North American natural gas was 1.425 Bcf with operating cost of $1.07 per Mcf, which went down compared to Q2 2019 of $1.15 and Q3 of 2018 of $1.33 per Mcf, as a result of our continued focus of operational excellence and our operating costs.

At Septimus, the company's high-value liquids-rich Montney area, additional natural gas wells came on production in late Q2 as we talked about last quarter. As a result, Septimus had top-tier operating costs in Q3 of $0.26 per Mcfe, down from Q2 of $0.33 per Mcf. Our effective and efficient operations at Septimus supports this high-value liquid-rich development. At Gold Creek, our liquid-rich natural gas development, which are not subject to curtailment, 2 net wells come on production, averaging approximately 660 barrels per day of liquids and 4 million per well, exceeding expectations of approximately 110 barrels per day per well. In the third quarter, Canadian Natural realized natural gas price of $1.64 per Mcf. Canadian Natural has a diverse natural gas sales portfolio, of which 44% is used within our operations, 32% is exported and only 24% is exposed to AECO pricing based on Q3 production.

For Q3 2019, our North American light oil and NGL production decreased as per our curtailment optimization strategy to approximately 96,100 barrels, down 6% from Q2 and is up 3% when compared to Q3 2018, with third quarter operating cost of $14.96 per barrel as compared to Q2 of $14.67 per barrel. As a result of the impact of the Alberta curtailment, we drilled 8 gross wells in Saskatchewan. Results continue to be strong at approximately 100 barrels per well.

Within the greater Wembley area, results from the 27 net wells drilled in 2018 and the 3 net wells drilled in 2019 continue to be strong, with production averaging approximately 10,400 barrels a day of liquids and 68 million cubic feet of [gas], exceeding expectations from approximately 40%. We continue to optimize our light oil capital while under curtailment in Alberta which demonstrates the strength of our assets and the ability -- the company's ability to maximize long-term value for our shareholders. Overall, our international assets had another strong quarter, exceeding our guidance at 48,861 barrels per day and generating significant free cash flow and value for the company. Q3 operating offshore Africa production was approximately 21,200 barrels a day, down when compared to Q2 2019 of 23,650 barrels a day, as expected, due to natural field declines.

CDI operating costs in Q3 were strong at $11.06 per barrel versus $8.40 for Q2 2019. This variation is primarily a result of timing of liftings from the fields. In the North Sea, production averaged approximately 27,500 barrels a day in Q3 comparable to Q2 of 27,600 barrels a day as a result of our successful drilling program, offset by turnaround activity.

The company completed its 2019 drilling program in Q3, drilling 3 high net producer wells. Production from the total program consisting of 4.9 wells is exceeding expectations by approximately 1,300 barrels per day net per well for the quarter. Q3 operating costs were $37.11 per barrel, which is down from Q2 2019 of $37.31 per barrel. In South Africa, the operator is now targeting to proceed with the second exploration well in 2020 and has secured a rig. Contingents on results and additional exploration well could be drilled on the block in 2020.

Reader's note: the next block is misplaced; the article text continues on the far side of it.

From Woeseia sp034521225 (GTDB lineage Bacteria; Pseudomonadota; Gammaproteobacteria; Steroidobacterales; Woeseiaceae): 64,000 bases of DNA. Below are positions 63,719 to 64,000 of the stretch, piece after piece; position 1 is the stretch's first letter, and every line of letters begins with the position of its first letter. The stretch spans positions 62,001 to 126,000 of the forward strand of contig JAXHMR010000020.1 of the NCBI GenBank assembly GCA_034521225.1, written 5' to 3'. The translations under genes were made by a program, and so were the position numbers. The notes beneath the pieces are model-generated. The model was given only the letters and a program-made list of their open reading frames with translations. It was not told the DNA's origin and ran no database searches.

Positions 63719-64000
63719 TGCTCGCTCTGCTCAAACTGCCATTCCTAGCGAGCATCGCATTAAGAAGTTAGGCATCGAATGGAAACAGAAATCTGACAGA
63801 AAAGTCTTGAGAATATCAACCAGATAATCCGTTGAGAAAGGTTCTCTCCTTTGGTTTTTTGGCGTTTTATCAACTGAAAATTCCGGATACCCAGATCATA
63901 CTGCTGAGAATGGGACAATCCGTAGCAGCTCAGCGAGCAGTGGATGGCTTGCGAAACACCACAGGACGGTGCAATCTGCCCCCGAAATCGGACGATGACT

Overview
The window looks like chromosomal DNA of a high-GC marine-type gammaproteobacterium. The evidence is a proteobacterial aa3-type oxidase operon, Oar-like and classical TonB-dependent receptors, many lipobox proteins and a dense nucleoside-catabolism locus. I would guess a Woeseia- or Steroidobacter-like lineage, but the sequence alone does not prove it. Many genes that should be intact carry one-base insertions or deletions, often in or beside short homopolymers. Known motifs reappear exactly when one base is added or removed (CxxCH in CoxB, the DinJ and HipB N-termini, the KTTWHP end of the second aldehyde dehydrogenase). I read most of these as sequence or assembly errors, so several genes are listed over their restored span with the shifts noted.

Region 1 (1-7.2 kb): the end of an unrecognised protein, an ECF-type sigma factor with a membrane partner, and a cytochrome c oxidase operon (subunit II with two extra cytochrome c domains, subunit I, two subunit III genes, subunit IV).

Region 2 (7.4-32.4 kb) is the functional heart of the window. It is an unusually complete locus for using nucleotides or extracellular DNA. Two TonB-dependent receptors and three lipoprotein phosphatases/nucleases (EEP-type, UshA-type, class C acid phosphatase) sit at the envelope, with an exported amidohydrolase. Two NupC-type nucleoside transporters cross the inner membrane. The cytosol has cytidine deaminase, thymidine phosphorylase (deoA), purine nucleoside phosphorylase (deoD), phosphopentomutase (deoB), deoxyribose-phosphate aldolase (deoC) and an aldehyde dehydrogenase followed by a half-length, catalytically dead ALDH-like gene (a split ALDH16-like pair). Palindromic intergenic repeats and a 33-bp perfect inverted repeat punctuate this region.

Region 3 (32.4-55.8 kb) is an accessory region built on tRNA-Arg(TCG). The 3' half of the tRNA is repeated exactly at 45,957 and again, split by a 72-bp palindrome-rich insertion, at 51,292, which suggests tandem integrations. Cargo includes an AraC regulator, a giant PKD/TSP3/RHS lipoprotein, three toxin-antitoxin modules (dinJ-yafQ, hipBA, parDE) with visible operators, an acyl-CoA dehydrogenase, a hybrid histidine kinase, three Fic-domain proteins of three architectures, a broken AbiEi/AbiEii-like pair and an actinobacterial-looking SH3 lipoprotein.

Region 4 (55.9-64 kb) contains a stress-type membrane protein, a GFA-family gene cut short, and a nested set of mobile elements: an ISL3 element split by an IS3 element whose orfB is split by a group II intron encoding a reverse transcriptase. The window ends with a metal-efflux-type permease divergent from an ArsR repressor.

Heavy oil production was approximately 88,000 barrels a day, up from Q2 2019 of 77,700 barrels a day as we have a full quarter of Devon and reflects the impact of our curtailment optimization strategy in the third quarter. Operating costs were strong in the quarter at $17.08 per barrel as compared to Q2 2019 operating cost of $17.52 per barrel. Updating on the Devon acquisition, both heavy oil and thermal, we continue to execute our plan to achieve the identified annual savings of $135 million. As previously announced, approximately $25 million of initial synergies identified are being realized more than 1 year ahead of the initial plan. Over and above the estimate, we have identified an incremental annual savings of approximately $10 million per year and approximately $50 million of one-time capital savings in the short time we have operated these assets, a great result by our teams.

Key component of our long-life, low-decline transition is our world-class Pelican Lake pool, where our leading-edge polymer flood is driving significant reserves and value growth. Q3 2019 production was 60,146 barrels a day, up from the Q2 average of approximately 55,000 barrels a day, which was impacted by the temporary shut-in due to the wildfire. The team did a great job, and in Q3, had very strong operating cost of $6.10 per barrel primarily a result of the oil battery consolidations that we talked about last quarter. And our Q2 (sic) [Q3] operating cost is down from our Q2 operating cost of $6.72 per barrel. At Pelican, our team continues to drive operational excellence and has been able to impact -- the impact of decline over production of the last 4 years, holding operating costs at approximately $6.50 per barrel, an excellent accomplishment by them. With our low-decline and very low operating cost, Pelican Lake continues to have excellent netbacks and recycle ratio.

In thermal, our third quarter production was approximately 206,400 barrels a day, exceeding our guidance as we optimize production in the quarter and immediately began capturing operational synergies. In Kirby -- in the Kirby project area, Kirby North is running very well, exceeding our targeted pace of ramp-up as we target a ramp-up to 40,000 barrels a day in 2021. Combined production at Kirby, including Kirby North and South in the third quarter was approximately 31,300 barrels a day with excellent operating costs of $8.69 per barrel, including fuel, reflecting both lower energy costs and operating efficiencies.